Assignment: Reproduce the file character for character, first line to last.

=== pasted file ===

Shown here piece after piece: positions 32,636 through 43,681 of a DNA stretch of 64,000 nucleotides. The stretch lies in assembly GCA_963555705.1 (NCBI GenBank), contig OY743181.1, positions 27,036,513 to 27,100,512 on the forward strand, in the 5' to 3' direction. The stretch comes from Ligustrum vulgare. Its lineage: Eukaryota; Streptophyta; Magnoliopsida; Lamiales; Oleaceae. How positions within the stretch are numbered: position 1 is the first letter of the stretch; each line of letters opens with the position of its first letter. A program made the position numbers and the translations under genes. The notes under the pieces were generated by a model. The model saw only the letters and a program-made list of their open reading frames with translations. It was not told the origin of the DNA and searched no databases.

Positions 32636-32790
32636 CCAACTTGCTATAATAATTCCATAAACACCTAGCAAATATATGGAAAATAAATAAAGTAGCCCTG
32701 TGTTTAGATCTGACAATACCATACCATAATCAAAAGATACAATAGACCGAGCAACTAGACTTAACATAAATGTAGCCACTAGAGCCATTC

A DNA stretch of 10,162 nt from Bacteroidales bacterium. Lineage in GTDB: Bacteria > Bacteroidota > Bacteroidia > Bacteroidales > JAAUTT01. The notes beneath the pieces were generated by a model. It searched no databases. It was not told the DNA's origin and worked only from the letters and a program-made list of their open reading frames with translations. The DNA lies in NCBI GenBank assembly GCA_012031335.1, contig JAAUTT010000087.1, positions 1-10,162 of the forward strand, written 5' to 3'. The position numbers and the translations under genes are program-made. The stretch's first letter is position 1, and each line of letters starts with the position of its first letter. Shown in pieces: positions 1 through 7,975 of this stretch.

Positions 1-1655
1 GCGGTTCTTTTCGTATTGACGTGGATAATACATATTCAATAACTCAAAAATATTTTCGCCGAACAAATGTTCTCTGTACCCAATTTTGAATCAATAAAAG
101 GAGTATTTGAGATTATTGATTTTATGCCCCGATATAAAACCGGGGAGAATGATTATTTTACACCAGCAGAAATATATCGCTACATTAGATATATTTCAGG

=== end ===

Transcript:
Shown here piece after piece: positions 32,636 through 43,681 of a DNA stretch of 64,000 nucleotides. The stretch lies in assembly GCA_963555705.1 (NCBI GenBank), contig OY743181.1, positions 27,036,513 to 27,100,512 on the forward strand, in the 5' to 3' direction. The stretch comes from Ligustrum vulgare. Its lineage: Eukaryota; Streptophyta; Magnoliopsida; Lamiales; Oleaceae. How positions within the stretch are numbered: position 1 is the first letter of the stretch; each line of letters opens with the position of its first letter. A program made the position numbers and the translations under genes. The notes under the pieces were generated by a model. The model saw only the letters and a program-made list of their open reading frames with translations. It was not told the origin of the DNA and searched no databases.

Positions 32636-32790
32636 CCAACTTGCTATAATAATTCCATAAACACCTAGCAAATATATGGAAAATAAATAAAGTAGCCCTG
32701 TGTTTAGATCTGACAATACCATACCATAATCAAAAGATACAATAGACCGAGCAACTAGACTTAACATAAATGTAGCCACTAGAGCCATTC

A DNA stretch of 10,162 nt from Bacteroidales bacterium. Lineage in GTDB: Bacteria > Bacteroidota > Bacteroidia > Bacteroidales > JAAUTT01. The notes beneath the pieces were generated by a model. It searched no databases. It was not told the DNA's origin and worked only from the letters and a program-made list of their open reading frames with translations. The DNA lies in NCBI GenBank assembly GCA_012031335.1, contig JAAUTT010000087.1, positions 1-10,162 of the forward strand, written 5' to 3'. The position numbers and the translations under genes are program-made. The stretch's first letter is position 1, and each line of letters starts with the position of its first letter. Shown in pieces: positions 1 through 7,975 of this stretch.

Positions 1-1655
1 GCGGTTCTTTTCGTATTGACGTGGATAATACATATTCAATAACTCAAAAATATTTTCGCCGAACAAATGTTCTCTGTACCCAATTTTGAATCAATAAAAG
101 GAGTATTTGAGATTATTGATTTTATGCCCCGATATAAAACCGGGGAGAATGATTATTTTACACCAGCAGAAATATATCGCTACATTAGATATATTTCAGG